Human induced climate change through burning of oil, gas and coal. Oil drilling and other related activities led to pollution of land and water. Coupled with this is the ever-present threat of displacement particularly of poor communities to pave way for development projects such as hydroelectric dams.
Fishing is vital to Africa; it supports an annual exports worth US$ 3,000 million. Fish are crucial to the health of 200 million Africa’s providing a source of cheap protein and income to over 10 million people engaged in fish production, processing and trade. Sitole (2007) notes that Lakes support 16-17 per cent of inland fisheries. Pollution, the introduction of non-native fish such as Nile perch (commonly known as mbuta on Lake victoria) and overfishing are having a negative toll on waters in Africa.
Many lakes in Africa are home to some of the world’s riches freshwater ecosystems with a rich diversity of species that exist nowhere else on planet earth. For instance Lake Victoria is home to 300 endemic species, Lake Tanganyika home to 140 whereas lake Malawi nearly 500 endemic species.
Climate change also attributes to the increasing loss in aquatic biodiversity; such include pollution and sedimentation, forest clearing, introduction of invasive species such as hyacinth on Lake Victoria and burning of fossil fuels. African lakes whose biodiversity is already being felt include Lake Victoria. Additionally, IUCN (2002) notes that 30% of fresh water fish and over 800 other fresh water species are on the brink of extinction in Africa’s lakes.
Information on climate change is many a times presented in scientific jargon which makes grassroots people unable to understand. The threat of climate change is real and is evidenced by forest fires, expanding deserts, loss of biodiversity and biting hunger.
Additionally, climate change results into a unique group of double vulnerable people known as climate refugees who are absent when many discussions are held about issues of climate change.
Additionally women face the brunt of climate change more than any other gender because of their roles in managing households and care for family members. Droughts and other related unpredictable rainfall subsequently leads to women having to work harder to secure food, water and energy for their households. In most instances the energy supply is through fetching firewood from forests, which have also become no-go zones. This cycle of deprivation, poverty and inequality coupled with arouse labour undermines the social capital of females needed to effectively handle climate change.
Climate change has the effect of intensifying conflicts. In the Middle East for instance; dwindling resources such as water and land are the cores of on-going conflicts. Droughts and desertification significantly affect land that is available for farming. This puts pressure on livelihoods and sources of food. Additionally water stresses brought about by water scarcity are bound to affect — people in Africa alone by 2020.
To add to the already bleak situation, environmental justice defenders continue to face threats the world over. Faced with trumped up charges, illegal detention and in extreme cases execution, incidences of this are rife in Africa, Latin America and Asia.
It’s against this fragile backdrop that community paralegals can come in to address the environmental injustices faces by communities. As reservoirs of information, community paralegals can create awareness at the community level on issues of climate change and make communities aware of the need to tackle climate change. Paralegals can carry out advocacy work on climate change thus help organize communities to demand change. Additionally various legislations within states that cover issues of environment of which the bulk of the population is unaware. In Kenya for instance there exists the National Climate Change Action Plan, the Climate Change Act, Protection of Endangered Species, Water Act as well as institutions mandated to ensure a healthy environment. This information is lacking especially among grassroots communities who are sadly the most affected by climate change and who are in dire need of information in order to resist when their rights are aggrieved. Additionally, the Kenyan Constitution (2010) provides for a safe, clean and healthy environment, but in reality, this is but a mirage for the majority at the bottom of the economic ladder.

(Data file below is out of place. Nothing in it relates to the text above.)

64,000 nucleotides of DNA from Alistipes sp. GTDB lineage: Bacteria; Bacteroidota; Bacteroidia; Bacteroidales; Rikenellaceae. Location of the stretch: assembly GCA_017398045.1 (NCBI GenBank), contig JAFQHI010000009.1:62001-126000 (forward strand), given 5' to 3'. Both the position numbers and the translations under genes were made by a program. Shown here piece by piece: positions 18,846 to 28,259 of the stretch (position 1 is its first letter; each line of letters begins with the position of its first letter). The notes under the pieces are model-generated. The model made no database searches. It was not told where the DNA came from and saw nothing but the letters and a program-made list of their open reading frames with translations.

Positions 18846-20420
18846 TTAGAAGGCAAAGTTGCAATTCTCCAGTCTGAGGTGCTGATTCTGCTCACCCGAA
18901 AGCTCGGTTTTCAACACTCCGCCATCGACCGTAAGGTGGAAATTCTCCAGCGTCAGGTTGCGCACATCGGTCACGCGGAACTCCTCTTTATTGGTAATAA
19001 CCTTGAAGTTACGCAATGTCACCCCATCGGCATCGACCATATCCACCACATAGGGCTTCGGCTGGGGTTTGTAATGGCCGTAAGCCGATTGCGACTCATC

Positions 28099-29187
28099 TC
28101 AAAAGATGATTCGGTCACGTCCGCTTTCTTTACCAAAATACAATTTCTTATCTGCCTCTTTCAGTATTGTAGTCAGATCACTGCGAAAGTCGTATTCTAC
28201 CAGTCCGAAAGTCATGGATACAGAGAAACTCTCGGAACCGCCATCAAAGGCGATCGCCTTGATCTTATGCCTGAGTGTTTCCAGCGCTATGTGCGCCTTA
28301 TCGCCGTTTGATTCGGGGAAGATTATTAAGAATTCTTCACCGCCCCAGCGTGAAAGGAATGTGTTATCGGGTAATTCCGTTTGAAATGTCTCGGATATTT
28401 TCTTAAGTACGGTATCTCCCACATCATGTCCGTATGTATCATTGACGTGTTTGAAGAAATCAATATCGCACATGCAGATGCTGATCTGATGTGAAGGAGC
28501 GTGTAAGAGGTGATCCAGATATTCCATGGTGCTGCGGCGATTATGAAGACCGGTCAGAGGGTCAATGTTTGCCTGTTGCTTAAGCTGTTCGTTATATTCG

On environmental issues, paralegals can provide alternative dispute resolution to ensure communities live amicably. Various conflicts have erupted between communities on environmental resources. Such include conflicts between pastoralists and farmers, farmers themselves and among pastoralists from different communities. Paralegals based in the community can play the vital role of monitoring human rights violations and reporting these violations to relevant structure, and if the national structure is the one responsible for the violation then they can raise this issue in international platforms and call attention to the issue affecting marginalized people.
Paralegals based in the community can help the community make referrals on environmental issues. For instance a community facing imminent eviction which may not be aware of where to lodge their complaint can be assisted by paralegals to access justice.
At the community level, paralegals can also help communities in lobbying and advocacy on environmental issues. Through community mobilization, paralegals can work together with communities to access environmental justice who is just but a dream to many frontline communities affected by climate change.